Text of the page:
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Let $f : \mathbb{C} \rightarrow \mathbb{C}$ be an entire function such that $|f(z)| \rightarrow \infty$ as $|z| \rightarrow \infty$. Prove that $f$ is a polynomial by following the steps below.

(a) Observe that the function $f(1/z)$ defined in $C \setminus\{0\}$ has a pole at the origin. Let $S$ be the singular part of its Laurent series around $0$. Argue that $g(z) = f(z) − S(1/z)$ approaches finite limits as $z \rightarrow 0$ and as $|z| \rightarrow \infty$.

(b) Prove that $g$ extends to a bounded entire function and is therefore constant.

(c) Deduce that $f$ is a polynomial.


I know there are solutions to this but not with these steps. I have been given this as an assignment and really need help to figure out how to write the solution.

For point (a) I wrote

In order for $|f(z)| \rightarrow \infty$ as $|z| \rightarrow \infty$, is equavalent saying $|f(\frac{1}{z})| \rightarrow \infty$ as $z \rightarrow 0$. So $f(z)$ can be written in Laurent series around the point $0$ such that $\sum_{n=-\infty}^\infty a_nz^n = g(z) + s(\frac{1}{z})$ given $g(z)$ is the power series $\sum_{n=0}^\infty a_nz^n$ and $S$ is the singular part of its Laurent series around $0$.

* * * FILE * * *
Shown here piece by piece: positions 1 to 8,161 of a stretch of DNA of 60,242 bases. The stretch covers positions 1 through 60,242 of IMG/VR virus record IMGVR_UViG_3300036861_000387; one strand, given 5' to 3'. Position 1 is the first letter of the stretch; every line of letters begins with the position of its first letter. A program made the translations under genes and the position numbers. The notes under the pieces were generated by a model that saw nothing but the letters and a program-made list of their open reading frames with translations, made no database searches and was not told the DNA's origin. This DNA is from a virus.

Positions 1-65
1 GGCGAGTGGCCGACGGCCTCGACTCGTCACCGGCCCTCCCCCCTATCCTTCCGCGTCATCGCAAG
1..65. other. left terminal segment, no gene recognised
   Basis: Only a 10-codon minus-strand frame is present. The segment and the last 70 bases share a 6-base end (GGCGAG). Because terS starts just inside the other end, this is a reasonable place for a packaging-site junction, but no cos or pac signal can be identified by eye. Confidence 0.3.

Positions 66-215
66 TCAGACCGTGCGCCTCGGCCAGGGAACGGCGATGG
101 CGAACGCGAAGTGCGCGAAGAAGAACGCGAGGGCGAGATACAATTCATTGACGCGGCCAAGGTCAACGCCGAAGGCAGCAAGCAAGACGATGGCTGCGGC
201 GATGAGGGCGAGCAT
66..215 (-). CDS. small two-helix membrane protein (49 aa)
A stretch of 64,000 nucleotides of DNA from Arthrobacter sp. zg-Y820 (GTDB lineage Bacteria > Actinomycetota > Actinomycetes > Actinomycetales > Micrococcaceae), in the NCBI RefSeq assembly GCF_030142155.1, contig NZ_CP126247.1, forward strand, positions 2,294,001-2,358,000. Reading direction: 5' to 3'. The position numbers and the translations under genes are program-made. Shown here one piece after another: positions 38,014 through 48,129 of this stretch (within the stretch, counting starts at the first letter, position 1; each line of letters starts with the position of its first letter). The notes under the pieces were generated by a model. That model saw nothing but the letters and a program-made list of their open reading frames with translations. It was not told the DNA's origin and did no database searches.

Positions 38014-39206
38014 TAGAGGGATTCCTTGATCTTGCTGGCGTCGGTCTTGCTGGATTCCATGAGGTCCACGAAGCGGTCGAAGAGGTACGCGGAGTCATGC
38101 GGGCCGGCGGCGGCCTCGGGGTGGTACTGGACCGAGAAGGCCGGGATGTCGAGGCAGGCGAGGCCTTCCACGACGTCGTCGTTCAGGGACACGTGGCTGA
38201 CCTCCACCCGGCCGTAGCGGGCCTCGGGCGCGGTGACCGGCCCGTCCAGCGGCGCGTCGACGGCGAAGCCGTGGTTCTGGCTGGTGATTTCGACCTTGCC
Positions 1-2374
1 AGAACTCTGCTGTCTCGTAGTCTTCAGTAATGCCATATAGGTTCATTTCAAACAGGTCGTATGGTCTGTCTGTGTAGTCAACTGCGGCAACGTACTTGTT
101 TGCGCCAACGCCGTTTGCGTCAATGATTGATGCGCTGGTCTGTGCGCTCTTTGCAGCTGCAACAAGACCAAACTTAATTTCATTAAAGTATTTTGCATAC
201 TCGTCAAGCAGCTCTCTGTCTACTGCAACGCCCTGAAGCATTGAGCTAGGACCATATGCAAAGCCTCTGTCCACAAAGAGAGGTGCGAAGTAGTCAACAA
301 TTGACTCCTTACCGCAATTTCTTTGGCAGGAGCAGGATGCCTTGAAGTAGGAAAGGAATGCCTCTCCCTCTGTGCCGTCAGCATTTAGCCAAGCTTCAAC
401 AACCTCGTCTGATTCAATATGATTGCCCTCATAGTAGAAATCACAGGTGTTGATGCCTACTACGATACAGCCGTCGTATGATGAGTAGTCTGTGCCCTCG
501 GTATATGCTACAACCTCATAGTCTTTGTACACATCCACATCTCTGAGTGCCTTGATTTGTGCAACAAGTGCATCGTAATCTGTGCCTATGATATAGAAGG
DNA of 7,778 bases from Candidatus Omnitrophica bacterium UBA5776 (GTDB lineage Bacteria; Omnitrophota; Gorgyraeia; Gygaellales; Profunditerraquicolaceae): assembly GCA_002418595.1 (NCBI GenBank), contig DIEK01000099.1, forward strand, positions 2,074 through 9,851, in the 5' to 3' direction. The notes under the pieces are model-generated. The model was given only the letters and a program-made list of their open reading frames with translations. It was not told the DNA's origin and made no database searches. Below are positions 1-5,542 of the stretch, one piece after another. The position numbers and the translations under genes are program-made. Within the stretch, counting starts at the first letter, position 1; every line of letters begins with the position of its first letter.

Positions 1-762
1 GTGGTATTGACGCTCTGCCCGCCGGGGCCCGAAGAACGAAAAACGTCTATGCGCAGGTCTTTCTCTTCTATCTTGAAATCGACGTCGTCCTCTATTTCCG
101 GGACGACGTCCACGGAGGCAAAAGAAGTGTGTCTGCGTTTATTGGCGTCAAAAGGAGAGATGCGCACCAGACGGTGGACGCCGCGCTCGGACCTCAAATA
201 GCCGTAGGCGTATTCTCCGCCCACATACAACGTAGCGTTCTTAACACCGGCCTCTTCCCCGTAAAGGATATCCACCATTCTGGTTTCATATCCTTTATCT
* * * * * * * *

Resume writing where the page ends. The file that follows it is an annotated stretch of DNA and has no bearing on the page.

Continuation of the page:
Hence, $ g(z)= f(z) - s(\frac{1}{z})$ and $g(z)$ tends to a finite limits as $z \rightarrow 0$ and as $|z| \rightarrow \infty$ given the power series.

For (b) I wrote

Only removable singularities are left in $g(z)$. So with Riemann's removable singularity theorem, with $p$ being some removable singularity. $g(z)$ can be extended continuously and holomorphically at $p$ and since $g(z)$ is bonded on some disc around $p$ excluding the point $p$ with a radius bigger than $0$. Hence the extended function is bounded as well and by Liouville's theorem, it is a constant function.

And I have no clue how to answer (c), sorry for the long post and thanks in advance!!!

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In your solution to part (a), notice that the Laurent series you have written down is for $f(\frac 1z)$, so the correct formula is $f(\frac 1z)=\sum_{n=0}^\infty a_n z^n +S(z)$. So by the change of coordinates $z\mapsto \frac 1z$, we get $f(z)=\sum_{n=0}^\infty a_n\frac 1{z^n} +S(\frac 1z)$. So the $g(z)$ in the question is actually $\sum_{n=0}^\infty a_n \frac 1{z^n}$. As $|z|\to\infty$, this series indeed tends to $a_0$, which is finite. As for $z\to 0$. Now by looking that the Laurent series again, we see that $S(\frac 1z)$ has removable singularity at $z=0$. So $g(z)=f(z)-S(\frac 1z)$ also has removable singularity at $z=0$, in other words the limit as $z\to 0$ exists.

For part (b), holomorphicity of $g(z)=\sum_{n=0}^\infty a_n \frac 1{z^n}$ follows directly from $g$ having removable singularity at $0$. By comparing the power series and Laurent series, we see that the only term appearing in the series must be the constant $a_0$ only.

For part (c), the hint is to look at the Laurent expansion of $f(\frac 1z)$ again, and recover the series for $f(z)$.

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